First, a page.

It seems as though the upheaval in Egypt is finally calming down after more than a week of violence, sadness, grief, hope and happiness all at the same time. Something that caught my attention the most was the overall reaction from the restriction of Facebook and Twitter – and later the Internet – during the crisis. Journalists weren’t able to get out information or even tweet what was going on from the streets. It may have been the first time I have noticed that 24/7, 365, anytime, anywhere news service we have nowadays was no longer strong enough to stand up to the government of a country…for awhile anyways.
Journalists and civilans alike were able to get around the barriers and when news crews couldn’t get out a steady picture of what was happening on the ground, they eventually were able to spread the word to concerned onlookers via social media. As of the afternoon of January 27, a Facebook page devoted to Friday’s planned protests had more than 80,000 followers and hashtags such as #Cairo, #jan25 and #Suez generated a flood of discussions.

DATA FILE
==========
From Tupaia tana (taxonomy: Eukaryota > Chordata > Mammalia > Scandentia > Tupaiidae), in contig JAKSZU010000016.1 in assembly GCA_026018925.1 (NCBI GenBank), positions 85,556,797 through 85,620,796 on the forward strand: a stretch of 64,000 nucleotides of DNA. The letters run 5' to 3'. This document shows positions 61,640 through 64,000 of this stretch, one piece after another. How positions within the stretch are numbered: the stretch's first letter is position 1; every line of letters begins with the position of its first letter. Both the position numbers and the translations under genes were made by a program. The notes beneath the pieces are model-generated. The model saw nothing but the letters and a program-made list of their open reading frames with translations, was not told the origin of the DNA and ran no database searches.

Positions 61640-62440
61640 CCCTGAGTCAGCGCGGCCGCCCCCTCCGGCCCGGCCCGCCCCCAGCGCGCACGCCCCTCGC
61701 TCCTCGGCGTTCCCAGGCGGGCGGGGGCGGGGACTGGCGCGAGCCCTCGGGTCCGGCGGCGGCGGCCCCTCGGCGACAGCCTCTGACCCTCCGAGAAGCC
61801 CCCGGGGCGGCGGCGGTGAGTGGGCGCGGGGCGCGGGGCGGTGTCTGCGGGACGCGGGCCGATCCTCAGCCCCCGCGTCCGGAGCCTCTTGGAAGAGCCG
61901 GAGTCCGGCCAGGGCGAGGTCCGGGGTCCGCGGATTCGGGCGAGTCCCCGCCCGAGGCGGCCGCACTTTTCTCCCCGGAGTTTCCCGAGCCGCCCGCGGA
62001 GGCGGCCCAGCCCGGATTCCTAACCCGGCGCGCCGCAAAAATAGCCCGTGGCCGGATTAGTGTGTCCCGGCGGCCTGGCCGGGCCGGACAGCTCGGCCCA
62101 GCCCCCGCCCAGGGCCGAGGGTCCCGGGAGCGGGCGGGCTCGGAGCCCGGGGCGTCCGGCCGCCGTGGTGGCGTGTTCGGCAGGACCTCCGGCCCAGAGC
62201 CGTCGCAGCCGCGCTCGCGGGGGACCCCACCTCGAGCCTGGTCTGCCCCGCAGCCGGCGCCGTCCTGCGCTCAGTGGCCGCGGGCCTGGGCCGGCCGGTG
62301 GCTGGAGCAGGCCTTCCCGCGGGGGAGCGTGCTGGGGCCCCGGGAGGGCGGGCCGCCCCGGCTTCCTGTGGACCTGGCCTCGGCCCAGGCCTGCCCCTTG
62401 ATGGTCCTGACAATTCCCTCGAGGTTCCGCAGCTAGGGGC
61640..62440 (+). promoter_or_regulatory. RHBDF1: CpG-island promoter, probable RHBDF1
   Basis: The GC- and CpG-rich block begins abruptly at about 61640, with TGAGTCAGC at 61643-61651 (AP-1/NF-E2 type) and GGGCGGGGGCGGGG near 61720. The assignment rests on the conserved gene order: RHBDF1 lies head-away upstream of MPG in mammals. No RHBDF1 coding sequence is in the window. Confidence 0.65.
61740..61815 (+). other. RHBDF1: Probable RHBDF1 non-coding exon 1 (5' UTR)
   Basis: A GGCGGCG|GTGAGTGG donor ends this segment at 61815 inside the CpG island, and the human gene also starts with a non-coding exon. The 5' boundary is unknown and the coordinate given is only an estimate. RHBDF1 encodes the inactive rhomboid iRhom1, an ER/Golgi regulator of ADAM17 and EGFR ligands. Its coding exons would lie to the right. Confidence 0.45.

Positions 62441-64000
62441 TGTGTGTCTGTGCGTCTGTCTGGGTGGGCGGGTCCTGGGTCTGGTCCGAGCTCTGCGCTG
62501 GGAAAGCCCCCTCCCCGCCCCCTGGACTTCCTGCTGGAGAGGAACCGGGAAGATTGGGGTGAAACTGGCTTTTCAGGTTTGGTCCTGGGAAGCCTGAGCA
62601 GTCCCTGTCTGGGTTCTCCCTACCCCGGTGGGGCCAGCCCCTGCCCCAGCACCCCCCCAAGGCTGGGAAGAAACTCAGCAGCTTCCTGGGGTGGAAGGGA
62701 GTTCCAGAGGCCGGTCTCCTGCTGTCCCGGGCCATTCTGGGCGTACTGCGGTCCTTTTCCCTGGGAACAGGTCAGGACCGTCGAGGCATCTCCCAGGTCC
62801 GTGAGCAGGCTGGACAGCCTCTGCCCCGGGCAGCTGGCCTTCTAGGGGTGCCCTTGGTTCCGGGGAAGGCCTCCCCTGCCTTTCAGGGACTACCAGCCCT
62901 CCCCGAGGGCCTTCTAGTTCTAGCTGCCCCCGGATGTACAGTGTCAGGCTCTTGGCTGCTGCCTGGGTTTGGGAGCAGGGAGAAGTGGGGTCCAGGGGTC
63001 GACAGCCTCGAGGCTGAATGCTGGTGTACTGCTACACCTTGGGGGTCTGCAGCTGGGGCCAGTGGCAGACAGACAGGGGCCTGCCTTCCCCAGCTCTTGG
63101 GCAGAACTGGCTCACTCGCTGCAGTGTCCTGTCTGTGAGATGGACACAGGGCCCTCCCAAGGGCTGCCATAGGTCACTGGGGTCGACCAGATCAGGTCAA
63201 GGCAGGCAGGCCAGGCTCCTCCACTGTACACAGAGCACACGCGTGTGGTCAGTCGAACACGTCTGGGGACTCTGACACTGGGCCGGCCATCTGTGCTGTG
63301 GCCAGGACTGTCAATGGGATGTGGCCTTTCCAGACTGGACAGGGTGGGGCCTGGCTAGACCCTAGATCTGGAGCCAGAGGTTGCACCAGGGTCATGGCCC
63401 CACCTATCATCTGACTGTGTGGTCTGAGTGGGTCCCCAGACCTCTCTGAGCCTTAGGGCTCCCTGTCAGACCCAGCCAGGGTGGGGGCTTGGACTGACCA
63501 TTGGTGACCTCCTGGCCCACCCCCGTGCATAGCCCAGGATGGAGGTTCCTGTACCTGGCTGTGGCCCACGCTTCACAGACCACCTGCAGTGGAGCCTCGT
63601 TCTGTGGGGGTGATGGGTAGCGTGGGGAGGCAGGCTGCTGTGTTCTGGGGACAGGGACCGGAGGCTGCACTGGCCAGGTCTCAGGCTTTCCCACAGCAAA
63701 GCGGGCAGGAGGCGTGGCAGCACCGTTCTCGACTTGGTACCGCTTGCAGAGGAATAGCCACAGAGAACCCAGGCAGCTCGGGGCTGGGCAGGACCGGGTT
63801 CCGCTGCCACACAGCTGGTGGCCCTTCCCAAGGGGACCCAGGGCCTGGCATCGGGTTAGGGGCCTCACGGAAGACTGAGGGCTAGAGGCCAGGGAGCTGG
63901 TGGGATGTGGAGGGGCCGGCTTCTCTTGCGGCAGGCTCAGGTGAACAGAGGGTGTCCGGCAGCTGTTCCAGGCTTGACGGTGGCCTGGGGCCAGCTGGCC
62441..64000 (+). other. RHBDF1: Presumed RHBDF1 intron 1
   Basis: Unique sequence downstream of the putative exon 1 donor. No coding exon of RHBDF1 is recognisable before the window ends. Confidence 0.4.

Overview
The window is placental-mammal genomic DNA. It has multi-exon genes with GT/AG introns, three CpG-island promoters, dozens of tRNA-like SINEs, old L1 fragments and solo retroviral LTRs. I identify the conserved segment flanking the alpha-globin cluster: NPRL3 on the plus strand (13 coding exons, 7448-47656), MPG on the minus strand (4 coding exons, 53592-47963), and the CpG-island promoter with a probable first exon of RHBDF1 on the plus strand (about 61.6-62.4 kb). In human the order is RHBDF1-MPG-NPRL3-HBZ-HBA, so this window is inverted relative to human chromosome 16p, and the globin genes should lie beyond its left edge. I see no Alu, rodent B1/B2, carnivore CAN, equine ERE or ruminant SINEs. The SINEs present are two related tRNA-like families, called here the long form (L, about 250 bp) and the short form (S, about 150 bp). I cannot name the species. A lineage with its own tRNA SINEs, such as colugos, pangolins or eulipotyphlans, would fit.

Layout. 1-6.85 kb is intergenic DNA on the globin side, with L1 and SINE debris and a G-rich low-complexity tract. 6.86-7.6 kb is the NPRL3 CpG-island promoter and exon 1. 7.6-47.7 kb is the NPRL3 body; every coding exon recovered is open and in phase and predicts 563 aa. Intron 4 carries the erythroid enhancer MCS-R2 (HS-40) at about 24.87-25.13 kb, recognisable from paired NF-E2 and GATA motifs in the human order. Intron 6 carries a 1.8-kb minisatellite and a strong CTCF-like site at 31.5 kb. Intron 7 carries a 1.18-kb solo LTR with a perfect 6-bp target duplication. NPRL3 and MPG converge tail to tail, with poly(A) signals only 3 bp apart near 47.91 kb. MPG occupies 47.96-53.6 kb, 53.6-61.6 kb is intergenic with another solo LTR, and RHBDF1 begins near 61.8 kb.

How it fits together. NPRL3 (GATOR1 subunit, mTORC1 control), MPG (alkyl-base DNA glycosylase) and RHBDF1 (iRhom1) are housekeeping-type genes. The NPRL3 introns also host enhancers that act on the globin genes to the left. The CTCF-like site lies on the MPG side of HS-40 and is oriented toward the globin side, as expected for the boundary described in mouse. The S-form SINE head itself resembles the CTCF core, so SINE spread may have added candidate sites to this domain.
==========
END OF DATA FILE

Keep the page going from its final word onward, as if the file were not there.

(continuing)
I think one the most thought-provoking things I read was in an article that stated, “If the medium is the message, then, for the first time in history, the message is that every human has a voice and has a right to use it.” The people of Egypt were blocked from a right to free speech, and in this case, it was social media that delivered that speech. While SM has been seen more and more to broadcast on-the-ground coverage of events, such as the Haiti earthquake, I think the situation in Egypt was at the forefront of how social media can be used to inform not just the friends you follow, but to the entire world.